Fresh Water, Foul Sewage
BOE approves emergency repairs for damaged sewer main
“We are constantly monitoring the condition” of the century-old pipe whose collapse could be “catastrophic,” says Baltimore DPW
Above: In 1912, the pumping station at President Street was opened to convey sewage through tunnels constructed underneath Eastern Avenue to the Back River treatment plant in Dundalk. (DPW)
The Board of Estimates was told today that, without immediate repairs, a sewer trunkline in eastern Baltimore County could collapse and cause “considerable amounts of sewage overflows, a catastrophic failure” in parts of the county and city.
Deputy Public Works Director Matthew Garbark did not identify the location, but, as The Brew reported yesterday, the site is just west of the Back River Wastewater Treatment Plant at 8201 Eastern Avenue in Dundalk.
“When we found these defects in the pipe, we immediately cordoned off the area so there is no work, no vehicles, nothing on it to further stress or weaken the pipe,” he said.
“We are constantly monitoring the condition and currently it is working,” Garbark added, explaining that the pipe is still able to carry over 50 million gallons of sewage a day into the treatment plant.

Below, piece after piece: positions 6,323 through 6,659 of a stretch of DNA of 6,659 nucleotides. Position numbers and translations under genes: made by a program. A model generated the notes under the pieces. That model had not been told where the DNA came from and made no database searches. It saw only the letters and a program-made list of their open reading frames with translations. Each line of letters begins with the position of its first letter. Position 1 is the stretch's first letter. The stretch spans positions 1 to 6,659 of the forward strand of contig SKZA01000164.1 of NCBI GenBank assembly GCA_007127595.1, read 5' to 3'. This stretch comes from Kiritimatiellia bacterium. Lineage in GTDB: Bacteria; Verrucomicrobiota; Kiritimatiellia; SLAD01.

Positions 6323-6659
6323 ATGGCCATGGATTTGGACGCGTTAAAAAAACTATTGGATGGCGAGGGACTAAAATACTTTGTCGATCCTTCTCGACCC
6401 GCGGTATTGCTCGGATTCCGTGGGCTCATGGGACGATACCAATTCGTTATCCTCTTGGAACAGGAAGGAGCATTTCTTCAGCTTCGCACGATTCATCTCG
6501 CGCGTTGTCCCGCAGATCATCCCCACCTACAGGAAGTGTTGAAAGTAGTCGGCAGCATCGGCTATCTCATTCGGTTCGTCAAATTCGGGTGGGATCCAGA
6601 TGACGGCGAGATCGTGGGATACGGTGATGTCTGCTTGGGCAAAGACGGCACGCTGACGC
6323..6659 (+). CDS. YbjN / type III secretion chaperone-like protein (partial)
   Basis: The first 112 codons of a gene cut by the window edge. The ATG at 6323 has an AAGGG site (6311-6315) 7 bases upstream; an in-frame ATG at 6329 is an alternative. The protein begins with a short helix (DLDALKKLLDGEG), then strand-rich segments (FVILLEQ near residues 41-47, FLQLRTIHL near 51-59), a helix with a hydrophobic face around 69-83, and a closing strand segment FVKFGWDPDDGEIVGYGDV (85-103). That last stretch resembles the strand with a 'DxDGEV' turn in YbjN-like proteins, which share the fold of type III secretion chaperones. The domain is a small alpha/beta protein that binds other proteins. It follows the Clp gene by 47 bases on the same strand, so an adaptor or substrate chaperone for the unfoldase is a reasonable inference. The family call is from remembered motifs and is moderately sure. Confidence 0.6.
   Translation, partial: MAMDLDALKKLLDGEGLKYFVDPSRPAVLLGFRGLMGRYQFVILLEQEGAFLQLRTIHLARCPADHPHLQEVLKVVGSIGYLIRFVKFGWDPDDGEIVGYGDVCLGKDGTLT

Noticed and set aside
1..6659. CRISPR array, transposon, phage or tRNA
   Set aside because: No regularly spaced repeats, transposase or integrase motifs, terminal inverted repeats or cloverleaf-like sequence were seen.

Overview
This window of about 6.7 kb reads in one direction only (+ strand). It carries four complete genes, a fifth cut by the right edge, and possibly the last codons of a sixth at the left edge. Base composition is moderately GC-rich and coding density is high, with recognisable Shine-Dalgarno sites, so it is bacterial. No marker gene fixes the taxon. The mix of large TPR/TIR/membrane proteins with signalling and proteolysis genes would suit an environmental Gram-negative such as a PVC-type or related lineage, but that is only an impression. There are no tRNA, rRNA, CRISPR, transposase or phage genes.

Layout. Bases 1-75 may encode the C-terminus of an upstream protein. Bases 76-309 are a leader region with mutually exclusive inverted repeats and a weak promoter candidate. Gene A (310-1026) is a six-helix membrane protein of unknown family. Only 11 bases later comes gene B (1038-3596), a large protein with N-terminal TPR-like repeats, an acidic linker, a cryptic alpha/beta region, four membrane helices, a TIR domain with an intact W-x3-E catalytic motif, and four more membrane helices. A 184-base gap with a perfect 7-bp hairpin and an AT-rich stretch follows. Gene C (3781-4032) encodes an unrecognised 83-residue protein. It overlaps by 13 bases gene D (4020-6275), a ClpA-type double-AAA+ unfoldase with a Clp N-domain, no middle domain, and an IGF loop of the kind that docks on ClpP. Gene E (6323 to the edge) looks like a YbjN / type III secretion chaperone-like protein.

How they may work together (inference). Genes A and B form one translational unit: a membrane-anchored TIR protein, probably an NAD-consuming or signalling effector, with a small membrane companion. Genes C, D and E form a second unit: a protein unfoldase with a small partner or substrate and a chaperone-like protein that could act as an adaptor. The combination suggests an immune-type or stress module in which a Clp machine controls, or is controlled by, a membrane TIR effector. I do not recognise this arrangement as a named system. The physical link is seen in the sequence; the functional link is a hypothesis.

But with the threat that a collapsed pipe would cause sewage to back up for miles, potentially overflowing into area homes and streets, the BOE approved an emergency $11 million contract to repair the pipe.
Carrying Sewage Since 1904
The brick-lined arched tunnel, 11 by 12 feet, was constructed in 1904. It is one of two underground pipes that carry sewage from President Street at Harbor East to the Back River plant for treatment and eventual discharge into the Chesapeake Bay.
The biggest challenge facing the contractor will be diverting the constant flow of “effluent” so that repairs can be made.
“We’re talking about a significant process of getting pumps and lines to empty the pipe and isolate the area that needs to be repaired,” Garbark said. “It is not a normal wastewater pipe, it is a massive structure.”
Documents reviewed by The Brew show that cracks and other damage were detected after DPW undertook an $8.3 million clean-up of accumulated sediment in the pipe, required under Baltimore’s sewer consent decree with federal and state regulators.
Video footage in 2018 identified at least 10 holes in the pipe where two 40-inch force mains from the county entered the chamber, DPW engineer Timothy Wolfe said today.
Because of the need to fix the pipe before it deteriorated further, DPW did not formally bid the project, but instead asked three companies to submit prices.
IPR (Inland Pipe Rehabilitation) of Georgia withdrew from the process, according to Wolfe.
Spiniello Companies asked for $17 million, which left Ulliman Schutte Construction the low bidder at $10.73 million.
“The delta is that Ulliman Schutte had just done a repair further downstream for the same pipe,” Wolfe said. “And they’re using the same specialized repair method – a spiral-wound pipe insulation with concrete injected into the pipe to stabilize it. So we got the emergency authorization, and we’re now poised to perform the work.”
The approved contract will last for 11 months.
Mayor Brandon Scott and the board additionally awarded $300,000 to KCI Technologies to inspect the repairs.